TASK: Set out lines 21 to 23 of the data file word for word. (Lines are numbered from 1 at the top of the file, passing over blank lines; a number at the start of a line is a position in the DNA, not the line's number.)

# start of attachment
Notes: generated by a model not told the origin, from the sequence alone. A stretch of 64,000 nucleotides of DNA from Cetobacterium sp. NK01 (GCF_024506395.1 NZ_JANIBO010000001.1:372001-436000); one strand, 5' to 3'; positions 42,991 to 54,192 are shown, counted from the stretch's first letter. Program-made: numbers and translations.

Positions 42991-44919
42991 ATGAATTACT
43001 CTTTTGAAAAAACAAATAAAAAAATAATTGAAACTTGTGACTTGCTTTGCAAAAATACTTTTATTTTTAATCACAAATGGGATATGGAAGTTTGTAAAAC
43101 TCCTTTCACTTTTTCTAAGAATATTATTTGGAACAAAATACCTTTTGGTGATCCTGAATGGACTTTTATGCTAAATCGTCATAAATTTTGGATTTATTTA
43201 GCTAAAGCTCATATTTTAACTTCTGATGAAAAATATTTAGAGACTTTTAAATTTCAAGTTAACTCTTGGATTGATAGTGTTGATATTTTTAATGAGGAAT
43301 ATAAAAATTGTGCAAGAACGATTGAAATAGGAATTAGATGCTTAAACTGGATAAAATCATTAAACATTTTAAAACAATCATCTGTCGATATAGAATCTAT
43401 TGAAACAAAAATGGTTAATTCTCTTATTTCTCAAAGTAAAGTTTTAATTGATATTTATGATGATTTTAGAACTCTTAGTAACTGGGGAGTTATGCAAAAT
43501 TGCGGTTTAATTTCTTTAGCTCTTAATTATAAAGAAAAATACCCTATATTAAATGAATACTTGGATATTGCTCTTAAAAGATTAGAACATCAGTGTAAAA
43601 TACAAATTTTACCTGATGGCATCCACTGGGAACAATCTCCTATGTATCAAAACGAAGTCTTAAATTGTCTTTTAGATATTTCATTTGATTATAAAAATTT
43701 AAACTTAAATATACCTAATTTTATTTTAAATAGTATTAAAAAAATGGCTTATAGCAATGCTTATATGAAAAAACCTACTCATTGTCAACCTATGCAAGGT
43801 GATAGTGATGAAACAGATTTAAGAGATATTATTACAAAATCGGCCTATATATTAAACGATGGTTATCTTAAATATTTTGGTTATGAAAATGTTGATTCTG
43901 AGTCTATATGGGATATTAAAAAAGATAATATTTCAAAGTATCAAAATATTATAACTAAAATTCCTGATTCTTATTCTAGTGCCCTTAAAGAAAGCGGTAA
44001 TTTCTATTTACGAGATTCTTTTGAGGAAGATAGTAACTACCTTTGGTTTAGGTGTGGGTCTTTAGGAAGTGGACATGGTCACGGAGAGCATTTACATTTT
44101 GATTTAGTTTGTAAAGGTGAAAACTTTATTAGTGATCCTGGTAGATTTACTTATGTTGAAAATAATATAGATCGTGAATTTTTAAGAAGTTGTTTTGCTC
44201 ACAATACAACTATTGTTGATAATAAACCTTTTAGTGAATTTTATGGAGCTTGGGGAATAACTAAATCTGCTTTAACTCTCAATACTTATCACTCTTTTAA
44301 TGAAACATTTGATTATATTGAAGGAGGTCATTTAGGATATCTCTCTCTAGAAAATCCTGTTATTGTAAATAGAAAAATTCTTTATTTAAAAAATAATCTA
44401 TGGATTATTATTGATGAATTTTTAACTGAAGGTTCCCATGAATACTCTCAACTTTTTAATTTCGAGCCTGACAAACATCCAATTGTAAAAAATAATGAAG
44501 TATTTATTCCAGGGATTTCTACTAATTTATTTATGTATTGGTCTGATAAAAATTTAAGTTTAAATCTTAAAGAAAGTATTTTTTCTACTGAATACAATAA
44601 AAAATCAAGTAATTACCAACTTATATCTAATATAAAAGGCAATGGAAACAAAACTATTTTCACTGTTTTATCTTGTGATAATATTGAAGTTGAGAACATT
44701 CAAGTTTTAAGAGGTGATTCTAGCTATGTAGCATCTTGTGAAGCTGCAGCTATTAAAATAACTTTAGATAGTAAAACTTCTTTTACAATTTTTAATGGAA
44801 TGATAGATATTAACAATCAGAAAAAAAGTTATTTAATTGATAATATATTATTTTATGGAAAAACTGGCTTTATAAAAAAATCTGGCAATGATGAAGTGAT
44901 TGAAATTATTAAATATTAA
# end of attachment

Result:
44701 CAAGTTTTAAGAGGTGATTCTAGCTATGTAGCATCTTGTGAAGCTGCAGCTATTAAAATAACTTTAGATAGTAAAACTTCTTTTACAATTTTTAATGGAA
44801 TGATAGATATTAACAATCAGAAAAAAAGTTATTTAATTGATAATATATTATTTTATGGAAAAACTGGCTTTATAAAAAAATCTGGCAATGATGAAGTGAT
44901 TGAAATTATTAAATATTAA